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Sean McManus was at the launch for the Inspiral Carpets' Cool As album where he interviewed singer Tom Hingley and bass player Martyn Walsh.
They told him what inspired the reunion, what will decide whether this album is their last and also gave some insight into the relationships in the Inspirals family.
There's a strange mix of confidence and uncertainty in the Inspiral Carpets: Unshakable pride in the quality of the band's back catalogue, but uncertainty about how the market will welcome the new greatest hits and rarities collection 'Cool As'. "Almost all the songs we did were good songs because everyone wrote," says singer Tom Hingley, adding later "you don't control what happens to the band. You're at the mercy of whatever happens to it."
Tom and bass player Martyn Walsh took time out to be interviewed before the launch party for the album on 7 May 2003. Later that night the full band will play about 10 of their singles to an invited crowd of 200-300, including 50 people who won tickets from the official Inspirals mailing list. The DVD will play on the TV screens moulded into the walls of Manchester's Life Cafe, and the DJ will play mostly classic 80s and 90s indie. By the end of the night, all the posters promoting the new album will have been escorted off the premises by guests and Clint will have sung into a fan's mobile phone during the gig and drawn plenty of cartoon cows.
The spirit of camaderie in the band is clear in Tom and Martyn's answers and in how at ease all the band members are with each other both on-stage and off.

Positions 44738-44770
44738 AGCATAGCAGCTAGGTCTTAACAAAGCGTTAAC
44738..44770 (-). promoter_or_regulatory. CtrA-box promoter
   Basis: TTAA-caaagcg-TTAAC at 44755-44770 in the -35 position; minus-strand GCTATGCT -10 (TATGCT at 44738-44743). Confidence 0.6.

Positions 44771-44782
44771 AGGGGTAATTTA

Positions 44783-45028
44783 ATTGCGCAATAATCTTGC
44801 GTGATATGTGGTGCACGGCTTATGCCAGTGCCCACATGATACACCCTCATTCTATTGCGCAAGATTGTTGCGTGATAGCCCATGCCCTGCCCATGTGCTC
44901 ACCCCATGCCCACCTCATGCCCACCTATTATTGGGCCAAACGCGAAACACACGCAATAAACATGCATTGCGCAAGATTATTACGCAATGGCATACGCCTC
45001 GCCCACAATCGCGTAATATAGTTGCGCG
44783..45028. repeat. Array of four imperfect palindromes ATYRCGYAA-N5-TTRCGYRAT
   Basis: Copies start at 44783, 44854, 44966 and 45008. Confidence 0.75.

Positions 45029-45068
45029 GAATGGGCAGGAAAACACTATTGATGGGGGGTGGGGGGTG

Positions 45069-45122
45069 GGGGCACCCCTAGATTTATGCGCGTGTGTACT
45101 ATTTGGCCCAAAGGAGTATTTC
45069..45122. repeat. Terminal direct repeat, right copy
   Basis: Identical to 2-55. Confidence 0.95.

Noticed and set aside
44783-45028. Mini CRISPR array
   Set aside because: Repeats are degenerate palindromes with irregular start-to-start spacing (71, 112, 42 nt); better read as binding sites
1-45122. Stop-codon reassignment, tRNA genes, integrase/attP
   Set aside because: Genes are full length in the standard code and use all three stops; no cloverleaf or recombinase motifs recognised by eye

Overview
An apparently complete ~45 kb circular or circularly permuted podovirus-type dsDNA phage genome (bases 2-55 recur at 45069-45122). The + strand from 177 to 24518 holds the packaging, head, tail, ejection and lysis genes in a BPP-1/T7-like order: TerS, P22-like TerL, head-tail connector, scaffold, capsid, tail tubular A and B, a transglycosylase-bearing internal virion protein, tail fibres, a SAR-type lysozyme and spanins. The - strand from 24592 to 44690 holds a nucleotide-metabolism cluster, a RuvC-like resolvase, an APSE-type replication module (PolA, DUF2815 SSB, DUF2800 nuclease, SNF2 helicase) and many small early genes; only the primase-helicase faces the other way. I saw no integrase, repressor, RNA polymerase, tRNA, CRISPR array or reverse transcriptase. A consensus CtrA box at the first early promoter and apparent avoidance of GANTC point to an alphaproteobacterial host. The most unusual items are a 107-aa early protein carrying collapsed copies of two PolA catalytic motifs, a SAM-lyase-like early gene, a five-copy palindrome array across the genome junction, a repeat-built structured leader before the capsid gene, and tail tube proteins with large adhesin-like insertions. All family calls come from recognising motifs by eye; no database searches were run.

The fact that we all get on again and that so many things aligned at one particular point to make it all worthwhile. The fact that we're all available to do it, we wanted to do it, the time was right to do it and in a business sense it was right to do it as well as musically. I think it'll stop working as soon as one of those aspects isn't there.
I don't think not getting on - At the end of the Inspirals I think we'd taken too many beatings really. Physically [laughs]. It just got to that point where we thought 'this is really f---ing hard'. I think everybody had to go and find their own way of dealing with it. For some people that meant going as far away as possible from Inspirals so our paths didn't necessarily meet. I'm not going to say we were always on the phone to each other for five years, because we weren't, but it never got to the point where we would cross the street to avoid each other.
It's quite difficult really because you've got the emotional side and you've got the dispassionate business side. I don't think all of us always got on in that way [socially], but we always made sure that if money came in everyone got paid and that doesn't always happen. That really is an expression of love - making sure that everyone always gets paid the same amount. I know a lot of people might misread that and think - oh here we go again, they're breadheads, but I think if you just treat other people how you'd want to be treated even though you may all be going through very difficult times, it does show that you care about one another. If we hadn't looked after each other despite slight disagreements we wouldn't be back here enjoying what we're doing now.